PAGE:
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The LoCA Life & Times

In Lodi, wine comes first. And we wouldn’t have it any other way. Meet the passionate people behind our handcrafted wines and gnarly old vines.

Randy Caparoso
 
December 4, 2018 | Randy Caparoso

California’s first Mencía just released by Lodi’s PRIE Winery

Silvaspoons Vineyards' young Mencía block in Lodi's Alta Mesa AVA

At the beginning of this month (December 2018), PRIE Winery quietly released its 2017 PRIE Silvaspoons Vineyard Alta Mesa-Lodi Mencía ($33). Only 1 barrrel (adding up to 22 cases) was made; representing, as it were, the first commercial bottling of Mencía grown and produced in California – significant even if a single barrel is less than an eye-drop in the vast ocean of wine produced all around the world each year.

But it means something because, well, big things always start off as an inkling in someone's mind; followed by a first cautious, maybe even shaky, step. 

As wine grapes go, Mencía is a relatively little-known red wine varietal, even if cultivated in Spain’s Bierzo region probably since the days of the Roman Empire. While Mencía is not a mainstream varietal, there are more than a dozen different brands imported into the U.S. from Spain. Consequently, over the past twenty or so years, Mencía has become something of a wine geek’s varietal...

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Randy Caparoso
 
November 30, 2018 | Randy Caparoso

Steven Kent Mirassou aims to bring “fun” back into wine with Lodi grown Albariño and Garnacha

An emotionally attached Steven Kent Mirassou

Like many of Lodi’s own growers and vintners, Steven Kent Mirassou is a living, walking, talking piece of California wine history. In Mirassou’s case, as a representative of six generations of California winegrowing; his lineage tracing back to French emigrant Pierre Pellier, who first founded a winery and established vineyards in Santa Clara Valley (now buried under the edifices known as Silicon Valley) back in 1854.

In 1881 Monsieur Pellier’s oldest daughter Henrietta married another vintner named Pierre Huste Mirassou, and a classic California brand was born. In the 1960s, the family’s Mirassou Vineyards – by then, pushed down into Monterey County’s Salinas Valley by Bay Area urban sprawl – was among the vanguard of modern day California wine pioneers. Their mechanical harvested Chenin blanc (a first for the industry), for instance, set the standard for what was, for a time, California’s top selling premium varietal white. Prompting many a Lodi grower, of course, to also plant Chenin blanc by the hundreds of acres...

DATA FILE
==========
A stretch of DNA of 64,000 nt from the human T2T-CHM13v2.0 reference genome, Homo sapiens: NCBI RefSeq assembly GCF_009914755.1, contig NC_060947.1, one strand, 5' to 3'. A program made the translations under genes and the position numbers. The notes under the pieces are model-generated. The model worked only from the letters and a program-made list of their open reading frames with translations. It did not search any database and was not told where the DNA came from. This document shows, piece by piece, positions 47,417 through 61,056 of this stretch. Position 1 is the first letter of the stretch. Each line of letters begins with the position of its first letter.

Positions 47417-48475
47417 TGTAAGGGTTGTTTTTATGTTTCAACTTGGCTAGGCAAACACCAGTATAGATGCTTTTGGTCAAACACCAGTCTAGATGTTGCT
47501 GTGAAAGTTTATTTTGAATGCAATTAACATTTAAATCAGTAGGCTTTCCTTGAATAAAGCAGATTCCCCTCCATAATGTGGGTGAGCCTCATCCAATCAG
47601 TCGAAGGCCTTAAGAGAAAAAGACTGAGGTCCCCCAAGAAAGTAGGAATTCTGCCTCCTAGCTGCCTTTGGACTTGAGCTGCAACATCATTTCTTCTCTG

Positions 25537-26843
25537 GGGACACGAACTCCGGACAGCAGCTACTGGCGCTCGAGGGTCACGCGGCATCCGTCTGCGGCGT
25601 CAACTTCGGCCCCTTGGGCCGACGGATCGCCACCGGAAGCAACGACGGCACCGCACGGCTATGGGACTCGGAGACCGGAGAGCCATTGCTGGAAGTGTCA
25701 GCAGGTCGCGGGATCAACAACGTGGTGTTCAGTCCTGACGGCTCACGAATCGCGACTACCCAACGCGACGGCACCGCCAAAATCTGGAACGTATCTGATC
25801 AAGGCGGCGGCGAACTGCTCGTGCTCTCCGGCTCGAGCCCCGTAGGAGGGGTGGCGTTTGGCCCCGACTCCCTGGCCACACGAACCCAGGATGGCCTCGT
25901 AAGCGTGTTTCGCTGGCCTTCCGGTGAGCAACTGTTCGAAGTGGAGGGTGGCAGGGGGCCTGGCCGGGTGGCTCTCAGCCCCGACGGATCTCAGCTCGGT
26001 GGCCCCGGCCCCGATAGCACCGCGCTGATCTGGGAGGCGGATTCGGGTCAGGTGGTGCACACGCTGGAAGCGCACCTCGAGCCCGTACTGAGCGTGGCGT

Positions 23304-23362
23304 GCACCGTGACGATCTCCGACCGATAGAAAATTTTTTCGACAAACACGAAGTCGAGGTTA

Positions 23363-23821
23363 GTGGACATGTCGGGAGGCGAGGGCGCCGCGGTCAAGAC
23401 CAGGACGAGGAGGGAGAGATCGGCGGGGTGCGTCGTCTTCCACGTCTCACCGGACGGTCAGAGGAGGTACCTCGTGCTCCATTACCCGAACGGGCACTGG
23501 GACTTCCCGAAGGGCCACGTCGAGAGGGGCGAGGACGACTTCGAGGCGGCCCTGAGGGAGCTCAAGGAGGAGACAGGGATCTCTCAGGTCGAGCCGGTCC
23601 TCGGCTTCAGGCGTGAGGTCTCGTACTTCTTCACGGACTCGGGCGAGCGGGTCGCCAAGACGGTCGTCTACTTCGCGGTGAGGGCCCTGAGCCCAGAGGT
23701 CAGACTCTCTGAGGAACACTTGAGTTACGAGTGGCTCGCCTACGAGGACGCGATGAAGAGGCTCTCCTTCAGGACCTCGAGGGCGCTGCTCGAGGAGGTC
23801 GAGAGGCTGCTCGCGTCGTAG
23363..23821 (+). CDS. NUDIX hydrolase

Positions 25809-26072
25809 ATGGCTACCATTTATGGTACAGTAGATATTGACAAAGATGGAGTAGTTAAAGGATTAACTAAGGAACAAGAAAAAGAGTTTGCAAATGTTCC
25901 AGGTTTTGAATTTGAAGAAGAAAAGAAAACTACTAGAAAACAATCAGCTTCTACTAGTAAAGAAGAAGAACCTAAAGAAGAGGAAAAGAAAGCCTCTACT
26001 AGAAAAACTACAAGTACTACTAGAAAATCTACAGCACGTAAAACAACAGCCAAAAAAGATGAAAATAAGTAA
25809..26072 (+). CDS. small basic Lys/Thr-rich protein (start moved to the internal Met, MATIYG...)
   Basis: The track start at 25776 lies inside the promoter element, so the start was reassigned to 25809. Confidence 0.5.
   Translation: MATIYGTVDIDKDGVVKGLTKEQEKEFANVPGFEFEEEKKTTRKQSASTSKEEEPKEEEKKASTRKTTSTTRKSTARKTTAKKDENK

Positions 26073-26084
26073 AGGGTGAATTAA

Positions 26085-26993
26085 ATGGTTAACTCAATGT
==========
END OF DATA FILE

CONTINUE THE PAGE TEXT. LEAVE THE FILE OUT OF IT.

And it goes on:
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Randy Caparoso
 
November 28, 2018 | Randy Caparoso

National Zinfandel Day Technical Workshop takes a keen, sobering look at the future of Lodi Zinfandel

To kick off 2018’s National Zinfandel Day week, this past November 14, over 100 winemakers and growers came together from both inside and outside the Lodi AVA for a Technical Workshop co-sponsored by the Lodi Winegrape Commission and ZAP (Zinfandel Advocates & Producers). This educational industry event took place in Oak Farm Vineyards’ historic redwood barn, built in 1864.

On the agenda were two 4-man panels – one representing “Growers’ Perspectives,” and the other “Winemakers’ Perspectives” – who addressed the current and future state of Lodi grown Zinfandel. Particularly, exactly what steps can be taken to save many of Lodi’s venerated old vine Zinfandel plantings, now in danger of disappearing as a result of the recent market plunge of both White Zinfandel and value priced red Zinfandels ($10 and under). Each panelist also presented two Zinfandel bottlings representing what they grow or produce...

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Randy Caparoso
 
November 19, 2018 | Randy Caparoso

The Wine Spectator gives credence to Lodi’s “rising tide” of premium winegrowing

First two pages of the Wine Spectator story on Lodi wine country, depicting Bokisch Vineyards' Markus Bokisch in his Terra Alta Vineyard (image courtesy of Wine Spectator; photograph by Michelle Drewes)

In the current (December 2018) issue of Wine Spectator – America’s most widely read wine magazine – Lodi is described as “the engine of California’s wine industry” in a 6-page spread, entitled Lodi Looks Ahead – California’s grapegrowing dynamo is adding fine wine to its résumé...

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Randy Caparoso
 
November 13, 2018 | Randy Caparoso

Thanksgiving shopping list: One dozen “very Lodi” wines

Winemaker's daughter (Marina Holman) with bounty of Lodi grapes

What makes a wine “very Lodi?”

First, it’s more than just grown and produced in Lodi. It’s also a wine that would be hard to duplicate elsewhere in the world.

The finer white wines grown in Lodi, for instance, tend to be light, fresh, and ringingly pure in their fruit qualities. The region’s dependable Mediterranean climate and well drained sandy soils dictate a lot of that. Lodi’s white wine specialists tend to pick their grapes early in the season – early August is the norm, but sometimes it’s as soon as late July – before the grapes reach higher sugar levels and before they lose their natural acidity. Lower sugars means moderate alcohol levels (12% to 13%), and more natural acidity means tingly tart tastes; framing the natural fruit aromas and flavors in a pristinely fresh, crisp packages...

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